MERGER WILL MAKE NANOTUBE POWERHOUSE

By Senior Associate Editor Samuel K. Moore



Carbon Nanotechnologies Inc. and Unidym to merge in nano blockbuster—patents key to deal.


Samuel K. Moore


Carbon Nanotechnologies Inc. (CNI), the carbon nanotube supplier founded by the late Nobel Laureate Richard Smalley, has agreed to merge with Unidym, a company developing a technology that uses carbon nanotubes as the transparent electrodes in solar cells, touch screens, and displays. The resulting company will be the first "vertically integrated" carbon nanotube electronics company, both manufacturing the material and using it in an electronics application.

"We believe this deal is transformational for the industry and will enable more rapid commercialization of products incorporating nanotubes, since so much of the intellectual property can now be licensed from one company," says R. Bruce Stewart, chairman of Arrowhead Research, the majority owner of Unidym. The deal is expected to close in April. The combined company will retain the Unidym name.

Unidym is developing a technology to replace indium tin-oxide (ITO) as the transparent conductor that forms the wires in flat panel displays and solar cells. ITO is an entrenched material, but it does have a few drawbacks. Though it has some flexibility, it tends to crack when bent repeatedly, as would be needed in a roll-up or flexible display. And it's not ideal for touch-screens, because the pressure of a stylus can also crack it. Also, the price of indium, which is only about as abundant as silver, rose tenfold to US $900 per kilogram between 2002 and 2005 because of increased flat-panel display manufacturing and reduced supply. (It is now closer to $700 per kg.) The overall market for the material is thought to be worth $1 billion per year.

Unidym's solution is a mesh of randomly oriented conductive carbon nanotubes. According to the company, the nanotube mesh is more flexible, more transparent, easier to apply, and more conductive than ITO. Unidym also plans to construct nanotube-based electrodes for fuel cells. The company, whose work is based largely on the research of University of California, Los Angeles, physicist George Grÿner, is also developing nanotube-based thin-film transistors, which would compete with organic semiconductors to form the pixel control elements in future flexible displays.

CNI, a Houston-based firm spun out of Rice University, is the largest manufacturer of carbon nanotubes in the world. But its patent portfolio, comprising about 100 patents, goes beyond manufacturing nanotubes to include methods for making nanotube ropes and fibers, as well as supercapacitors.

According to Arrowhead, the combined company would help Unidym get its first products to market faster, because it gives the company access to CNI's carbon nanotube chemistry. But the real advantage will be in the prodigious package of patents it will have.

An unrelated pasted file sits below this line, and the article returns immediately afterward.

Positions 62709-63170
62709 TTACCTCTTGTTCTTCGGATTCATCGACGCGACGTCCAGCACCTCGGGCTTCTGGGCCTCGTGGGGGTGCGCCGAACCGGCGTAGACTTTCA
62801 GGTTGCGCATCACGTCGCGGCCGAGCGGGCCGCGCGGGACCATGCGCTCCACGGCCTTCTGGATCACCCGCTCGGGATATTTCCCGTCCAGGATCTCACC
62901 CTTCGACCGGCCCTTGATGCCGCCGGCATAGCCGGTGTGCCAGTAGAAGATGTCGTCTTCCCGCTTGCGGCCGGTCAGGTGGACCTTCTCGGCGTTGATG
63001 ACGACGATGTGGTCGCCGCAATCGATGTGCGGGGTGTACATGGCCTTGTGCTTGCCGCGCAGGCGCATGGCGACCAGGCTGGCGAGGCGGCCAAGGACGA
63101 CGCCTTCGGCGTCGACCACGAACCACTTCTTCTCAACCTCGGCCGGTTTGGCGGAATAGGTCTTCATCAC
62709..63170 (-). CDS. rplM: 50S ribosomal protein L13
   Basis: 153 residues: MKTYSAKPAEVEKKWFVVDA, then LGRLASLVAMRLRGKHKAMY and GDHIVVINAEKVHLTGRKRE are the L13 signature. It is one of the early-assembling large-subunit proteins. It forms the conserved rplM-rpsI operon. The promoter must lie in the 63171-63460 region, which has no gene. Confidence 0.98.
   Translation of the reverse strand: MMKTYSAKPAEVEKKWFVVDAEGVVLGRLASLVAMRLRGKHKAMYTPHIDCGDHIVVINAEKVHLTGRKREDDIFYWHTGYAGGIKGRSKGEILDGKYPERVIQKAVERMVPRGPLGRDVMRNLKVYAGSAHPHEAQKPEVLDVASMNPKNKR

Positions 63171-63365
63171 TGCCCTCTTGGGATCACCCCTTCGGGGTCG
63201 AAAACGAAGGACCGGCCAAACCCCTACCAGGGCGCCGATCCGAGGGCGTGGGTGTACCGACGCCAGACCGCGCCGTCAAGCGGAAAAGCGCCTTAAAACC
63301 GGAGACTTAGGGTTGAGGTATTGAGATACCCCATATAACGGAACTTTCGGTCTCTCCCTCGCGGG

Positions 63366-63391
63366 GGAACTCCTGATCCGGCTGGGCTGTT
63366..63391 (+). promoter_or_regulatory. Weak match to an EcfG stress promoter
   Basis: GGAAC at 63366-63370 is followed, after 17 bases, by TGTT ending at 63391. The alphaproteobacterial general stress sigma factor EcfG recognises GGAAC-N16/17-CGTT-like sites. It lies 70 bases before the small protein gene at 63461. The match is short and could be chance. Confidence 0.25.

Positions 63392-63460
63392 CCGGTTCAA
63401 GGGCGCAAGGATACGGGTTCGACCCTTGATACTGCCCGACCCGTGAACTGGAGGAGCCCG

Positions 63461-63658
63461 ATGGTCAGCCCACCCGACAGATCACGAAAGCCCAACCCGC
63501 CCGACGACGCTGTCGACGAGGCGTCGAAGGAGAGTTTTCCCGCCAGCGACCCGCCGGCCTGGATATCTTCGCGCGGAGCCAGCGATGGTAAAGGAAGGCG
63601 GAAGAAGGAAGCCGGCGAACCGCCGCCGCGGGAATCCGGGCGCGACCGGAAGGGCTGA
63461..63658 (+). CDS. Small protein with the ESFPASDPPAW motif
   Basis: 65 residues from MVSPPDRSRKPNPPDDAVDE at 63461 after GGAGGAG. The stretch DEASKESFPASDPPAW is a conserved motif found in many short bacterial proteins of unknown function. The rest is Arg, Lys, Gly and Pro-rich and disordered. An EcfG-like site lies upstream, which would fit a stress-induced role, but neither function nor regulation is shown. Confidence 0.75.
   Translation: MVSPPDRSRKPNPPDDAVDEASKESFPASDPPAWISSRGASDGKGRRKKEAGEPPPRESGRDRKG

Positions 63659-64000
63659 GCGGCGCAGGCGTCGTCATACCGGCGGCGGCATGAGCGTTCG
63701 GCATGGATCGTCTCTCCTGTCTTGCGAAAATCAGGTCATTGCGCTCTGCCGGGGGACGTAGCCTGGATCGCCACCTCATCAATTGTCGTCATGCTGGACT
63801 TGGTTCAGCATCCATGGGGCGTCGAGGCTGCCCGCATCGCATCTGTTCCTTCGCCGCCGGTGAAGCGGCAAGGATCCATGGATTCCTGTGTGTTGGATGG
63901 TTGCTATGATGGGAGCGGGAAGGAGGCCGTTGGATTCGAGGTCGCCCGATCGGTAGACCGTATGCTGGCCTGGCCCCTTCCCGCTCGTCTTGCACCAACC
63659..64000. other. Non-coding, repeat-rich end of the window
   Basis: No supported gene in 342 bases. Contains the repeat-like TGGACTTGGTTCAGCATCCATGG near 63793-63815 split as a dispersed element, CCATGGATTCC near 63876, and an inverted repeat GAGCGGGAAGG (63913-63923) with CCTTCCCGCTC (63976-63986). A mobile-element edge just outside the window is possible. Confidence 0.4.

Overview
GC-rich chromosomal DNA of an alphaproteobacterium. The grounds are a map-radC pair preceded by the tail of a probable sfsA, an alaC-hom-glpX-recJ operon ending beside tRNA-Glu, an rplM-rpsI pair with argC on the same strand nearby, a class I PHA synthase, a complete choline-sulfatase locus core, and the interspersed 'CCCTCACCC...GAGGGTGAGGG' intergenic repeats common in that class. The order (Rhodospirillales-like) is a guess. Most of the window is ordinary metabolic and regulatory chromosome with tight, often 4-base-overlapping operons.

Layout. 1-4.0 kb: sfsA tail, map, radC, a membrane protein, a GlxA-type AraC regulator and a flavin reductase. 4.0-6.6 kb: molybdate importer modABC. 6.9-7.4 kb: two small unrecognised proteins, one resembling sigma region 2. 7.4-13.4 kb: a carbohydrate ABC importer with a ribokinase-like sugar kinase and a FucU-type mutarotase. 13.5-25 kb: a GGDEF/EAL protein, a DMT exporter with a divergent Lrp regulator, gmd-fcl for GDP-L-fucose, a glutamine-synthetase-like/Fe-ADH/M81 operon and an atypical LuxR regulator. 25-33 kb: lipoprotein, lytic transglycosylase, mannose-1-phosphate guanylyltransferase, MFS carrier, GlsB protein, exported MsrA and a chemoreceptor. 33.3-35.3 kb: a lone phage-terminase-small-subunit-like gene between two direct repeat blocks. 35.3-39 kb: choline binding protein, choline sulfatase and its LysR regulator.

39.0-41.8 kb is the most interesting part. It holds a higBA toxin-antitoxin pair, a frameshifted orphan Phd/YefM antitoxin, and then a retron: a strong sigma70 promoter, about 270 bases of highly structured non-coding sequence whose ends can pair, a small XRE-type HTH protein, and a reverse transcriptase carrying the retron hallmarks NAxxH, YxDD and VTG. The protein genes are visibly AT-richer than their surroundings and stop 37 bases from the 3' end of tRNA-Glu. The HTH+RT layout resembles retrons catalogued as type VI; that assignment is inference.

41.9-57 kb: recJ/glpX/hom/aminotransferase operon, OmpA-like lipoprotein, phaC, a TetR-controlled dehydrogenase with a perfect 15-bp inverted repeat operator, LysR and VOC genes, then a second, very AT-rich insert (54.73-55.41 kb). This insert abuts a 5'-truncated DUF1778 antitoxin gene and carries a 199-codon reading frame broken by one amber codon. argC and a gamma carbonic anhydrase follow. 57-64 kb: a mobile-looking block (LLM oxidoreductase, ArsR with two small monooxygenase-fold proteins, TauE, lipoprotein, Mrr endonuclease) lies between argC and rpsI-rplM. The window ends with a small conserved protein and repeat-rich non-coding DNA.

Nanotechnology observers have occasionally bemoaned the state of carbon nanotube intellectual property (IP), saying that if a company wanted to make a product it would have to obtain licenses from too many separate entities, each of which would be trying to extract as large a slice of the royalties as possible. "It's almost impossible to have the freedom to operate in the carbon nanotube space," Arrowhead vice president for business development John C. Miller told me when I met him last summer. According to Lux Research, carbon nanotubes have the most fractious patent landscape of the major nanotechnologies, with many patent holders and a good deal of overlap in patent claims.

Under Miller's direction, Arrowhead aggregated IP from a number of universities in the hopes of making a "toolbox" of carbon nanotube patents to use at Unidym and to license to others. With the CNI merger, that toolbox is much bigger. According to an Arrowhead document describing the merger, Unidym will begin a program to license packages of patents as soon as the two companies join. The CNI patents should allow Unidym to move into new businesses, such as thermal management and memory devices, more quickly, according to the document. Even if Unidym does not have the needed patents to make such a product, its enhanced patent portfolio might let it acquire them through cross-licensing.

Even after the merger, though, Unidym will be one of a few big IP holders, including IBM, NEC, Intel, and Stanford University. Some analysts have suggested that the nanotube heavyweights form the equivalent of a patent pool similar to the MPEG Licensing Authority, in Denver, Colo., a one-stop shop where consumer electronics companies can buy packages of digital coding licenses if they want to make, for example, a DVD player. However, in the December 2006 issue of Nanotechnology Law and Business, Arrowhead's Miller argues that such a pool is unlikely to form for several reasons, including: there is no standards-based product in existence, as in the example of the DVD player; and without a standard, a pool might trigger antitrust actions by the U.S. Department of Justice.

Instead, Miller and his coauthor Drew Harris, an attorney with Graves, Dougherty, Hearon & Moody in Austin, Texas, suggest a forum where major patent holders, universities, seekers of licenses, and the Justice Department could examine the nanotube patent problem and perhaps work out a solution.

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